Posted September 28, 2010 at 5:44 pm | Permalink
  7. David Zetland wrote:

    Great job. Typical BS.

    Let’s see if they can repeal PL480.

    That will be CHANGE.

    Posted September 29, 2010 at 12:33 am | Permalink

4 Trackbacks

  1. […] Diary of a serial summit attendee – Aid Watch – “Clinton is creating more of a pulse closing his show, which I’m watching from the press pen since they couldn’t fit half the press people into the mobbed closing session. Looking out at the audience (Oh my God that’s Mick Jagger!), Clinton quips that while “politics is show business for ugly people,” work in the non-governmental sector is “show businesses for nerds.” For this week, at least, he’s right, it’s been quite a spectacle. Thank goodness there’s 12 months until the next one.” […]

  2. By We can end poverty « O Insurgente on September 24, 2010 at 4:09 pm

    […] O diário.  Mais do que  ler o artigo, vale a pena seguir o site. […]

  3. […] via Diary of a serial summit attendee. […]

  4. […] The message of the new U.S. development plan is about our interests.  Obama made it clear and Shah confirmed it by saying we should see, “development as a part of our national interest.”  However, he did not answer the most important question adequately; as Laura Freschi put it: […]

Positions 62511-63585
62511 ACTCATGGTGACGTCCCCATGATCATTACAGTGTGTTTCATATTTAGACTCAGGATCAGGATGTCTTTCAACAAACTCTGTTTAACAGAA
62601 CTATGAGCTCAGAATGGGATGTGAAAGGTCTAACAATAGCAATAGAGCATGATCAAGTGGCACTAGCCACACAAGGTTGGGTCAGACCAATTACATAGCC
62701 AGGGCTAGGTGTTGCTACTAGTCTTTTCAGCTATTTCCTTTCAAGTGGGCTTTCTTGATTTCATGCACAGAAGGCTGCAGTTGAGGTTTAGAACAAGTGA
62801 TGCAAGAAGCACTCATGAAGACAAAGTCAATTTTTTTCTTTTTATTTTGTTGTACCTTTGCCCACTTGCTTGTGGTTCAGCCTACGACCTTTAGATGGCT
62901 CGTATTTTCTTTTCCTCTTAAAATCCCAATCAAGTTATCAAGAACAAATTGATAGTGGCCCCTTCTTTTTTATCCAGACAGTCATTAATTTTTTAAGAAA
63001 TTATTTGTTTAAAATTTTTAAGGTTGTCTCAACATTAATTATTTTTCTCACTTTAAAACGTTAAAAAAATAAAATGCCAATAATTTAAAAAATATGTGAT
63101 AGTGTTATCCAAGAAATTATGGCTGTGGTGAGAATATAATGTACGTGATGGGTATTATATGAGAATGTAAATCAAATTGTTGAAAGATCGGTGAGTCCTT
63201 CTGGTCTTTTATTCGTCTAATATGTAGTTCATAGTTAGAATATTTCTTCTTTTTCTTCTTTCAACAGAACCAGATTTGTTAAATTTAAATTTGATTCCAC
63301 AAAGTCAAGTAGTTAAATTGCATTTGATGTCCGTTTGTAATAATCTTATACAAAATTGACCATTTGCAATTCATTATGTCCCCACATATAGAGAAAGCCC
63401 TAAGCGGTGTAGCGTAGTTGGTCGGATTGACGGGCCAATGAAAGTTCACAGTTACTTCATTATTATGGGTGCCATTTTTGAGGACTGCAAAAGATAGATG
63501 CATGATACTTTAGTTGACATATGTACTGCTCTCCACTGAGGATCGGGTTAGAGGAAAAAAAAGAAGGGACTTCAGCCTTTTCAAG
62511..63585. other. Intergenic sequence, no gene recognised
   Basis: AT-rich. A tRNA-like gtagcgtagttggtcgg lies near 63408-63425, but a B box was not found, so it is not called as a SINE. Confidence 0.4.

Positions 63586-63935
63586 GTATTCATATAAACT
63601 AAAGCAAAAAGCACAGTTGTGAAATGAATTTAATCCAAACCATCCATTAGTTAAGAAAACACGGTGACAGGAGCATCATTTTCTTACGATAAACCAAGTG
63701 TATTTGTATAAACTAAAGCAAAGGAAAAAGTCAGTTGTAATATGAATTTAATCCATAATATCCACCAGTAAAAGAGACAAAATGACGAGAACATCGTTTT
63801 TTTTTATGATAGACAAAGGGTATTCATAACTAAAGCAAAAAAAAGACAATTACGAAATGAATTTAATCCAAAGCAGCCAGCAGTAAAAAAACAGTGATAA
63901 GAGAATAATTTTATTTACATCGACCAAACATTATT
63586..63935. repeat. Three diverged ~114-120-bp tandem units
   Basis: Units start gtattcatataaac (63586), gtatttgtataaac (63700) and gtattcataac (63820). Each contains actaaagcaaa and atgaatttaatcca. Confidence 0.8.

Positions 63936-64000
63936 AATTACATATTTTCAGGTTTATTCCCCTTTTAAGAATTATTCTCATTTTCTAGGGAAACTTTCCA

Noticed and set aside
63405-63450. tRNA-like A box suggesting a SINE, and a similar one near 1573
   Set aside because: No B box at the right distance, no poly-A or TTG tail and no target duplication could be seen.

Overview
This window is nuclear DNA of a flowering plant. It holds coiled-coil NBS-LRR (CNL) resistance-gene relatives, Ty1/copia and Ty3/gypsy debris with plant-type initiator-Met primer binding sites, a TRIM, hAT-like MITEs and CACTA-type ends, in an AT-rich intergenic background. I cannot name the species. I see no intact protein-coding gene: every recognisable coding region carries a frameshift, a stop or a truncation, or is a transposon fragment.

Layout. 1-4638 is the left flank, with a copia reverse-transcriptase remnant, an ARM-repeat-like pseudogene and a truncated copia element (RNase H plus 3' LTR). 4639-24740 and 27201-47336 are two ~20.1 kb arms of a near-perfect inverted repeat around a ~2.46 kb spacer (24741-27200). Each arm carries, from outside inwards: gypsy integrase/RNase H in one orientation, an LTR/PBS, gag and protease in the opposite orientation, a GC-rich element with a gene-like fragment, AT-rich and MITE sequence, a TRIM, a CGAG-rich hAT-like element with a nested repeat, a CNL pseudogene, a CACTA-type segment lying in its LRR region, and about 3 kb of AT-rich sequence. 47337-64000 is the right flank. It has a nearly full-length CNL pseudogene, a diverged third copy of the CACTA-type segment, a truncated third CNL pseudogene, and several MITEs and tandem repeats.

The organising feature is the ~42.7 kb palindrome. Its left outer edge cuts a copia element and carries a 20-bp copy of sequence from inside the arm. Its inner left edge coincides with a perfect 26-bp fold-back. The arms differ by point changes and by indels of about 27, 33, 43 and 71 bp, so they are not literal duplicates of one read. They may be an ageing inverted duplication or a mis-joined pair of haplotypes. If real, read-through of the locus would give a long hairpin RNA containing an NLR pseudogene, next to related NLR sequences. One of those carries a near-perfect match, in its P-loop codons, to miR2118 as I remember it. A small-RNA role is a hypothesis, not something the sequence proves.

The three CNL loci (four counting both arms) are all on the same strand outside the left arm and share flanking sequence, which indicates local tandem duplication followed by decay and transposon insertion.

• About Aid Watch

    The Aid Watch blog is a project of New York University's Development Research Institute (DRI). This blog is principally written by William Easterly, author of "The Elusive Quest for Growth: Economists' Adventures and Misadventures in the Tropics" and "The White Man's Burden: Why the West's Efforts to Aid the Rest Have Done So Much Ill and So Little Good," and Professor of Economics at NYU. It is co-written by Laura Freschi and by occasional guest bloggers. Our work is based on the idea that more aid will reach the poor the more people are watching aid.